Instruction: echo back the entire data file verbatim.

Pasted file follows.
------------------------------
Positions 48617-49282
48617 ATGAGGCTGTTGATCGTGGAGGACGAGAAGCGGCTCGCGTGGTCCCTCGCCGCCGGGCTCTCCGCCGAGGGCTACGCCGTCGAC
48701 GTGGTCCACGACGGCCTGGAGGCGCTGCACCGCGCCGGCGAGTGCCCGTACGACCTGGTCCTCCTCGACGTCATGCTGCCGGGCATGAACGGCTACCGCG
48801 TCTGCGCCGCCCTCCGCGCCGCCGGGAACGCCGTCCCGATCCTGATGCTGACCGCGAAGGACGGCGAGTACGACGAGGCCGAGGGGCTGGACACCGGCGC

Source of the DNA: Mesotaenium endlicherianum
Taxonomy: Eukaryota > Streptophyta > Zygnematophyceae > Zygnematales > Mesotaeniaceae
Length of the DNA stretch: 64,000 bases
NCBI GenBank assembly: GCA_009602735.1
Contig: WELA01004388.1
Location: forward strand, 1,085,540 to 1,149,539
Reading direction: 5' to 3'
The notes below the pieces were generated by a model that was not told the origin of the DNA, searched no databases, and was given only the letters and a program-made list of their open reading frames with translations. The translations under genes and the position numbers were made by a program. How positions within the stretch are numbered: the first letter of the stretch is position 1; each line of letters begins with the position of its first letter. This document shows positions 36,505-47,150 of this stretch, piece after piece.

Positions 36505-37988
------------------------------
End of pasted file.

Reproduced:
Positions 48617-49282
48617 ATGAGGCTGTTGATCGTGGAGGACGAGAAGCGGCTCGCGTGGTCCCTCGCCGCCGGGCTCTCCGCCGAGGGCTACGCCGTCGAC
48701 GTGGTCCACGACGGCCTGGAGGCGCTGCACCGCGCCGGCGAGTGCCCGTACGACCTGGTCCTCCTCGACGTCATGCTGCCGGGCATGAACGGCTACCGCG
48801 TCTGCGCCGCCCTCCGCGCCGCCGGGAACGCCGTCCCGATCCTGATGCTGACCGCGAAGGACGGCGAGTACGACGAGGCCGAGGGGCTGGACACCGGCGC

Source of the DNA: Mesotaenium endlicherianum
Taxonomy: Eukaryota > Streptophyta > Zygnematophyceae > Zygnematales > Mesotaeniaceae
Length of the DNA stretch: 64,000 bases
NCBI GenBank assembly: GCA_009602735.1
Contig: WELA01004388.1
Location: forward strand, 1,085,540 to 1,149,539
Reading direction: 5' to 3'
The notes below the pieces were generated by a model that was not told the origin of the DNA, searched no databases, and was given only the letters and a program-made list of their open reading frames with translations. The translations under genes and the position numbers were made by a program. How positions within the stretch are numbered: the first letter of the stretch is position 1; each line of letters begins with the position of its first letter. This document shows positions 36,505-47,150 of this stretch, piece after piece.

Positions 36505-37988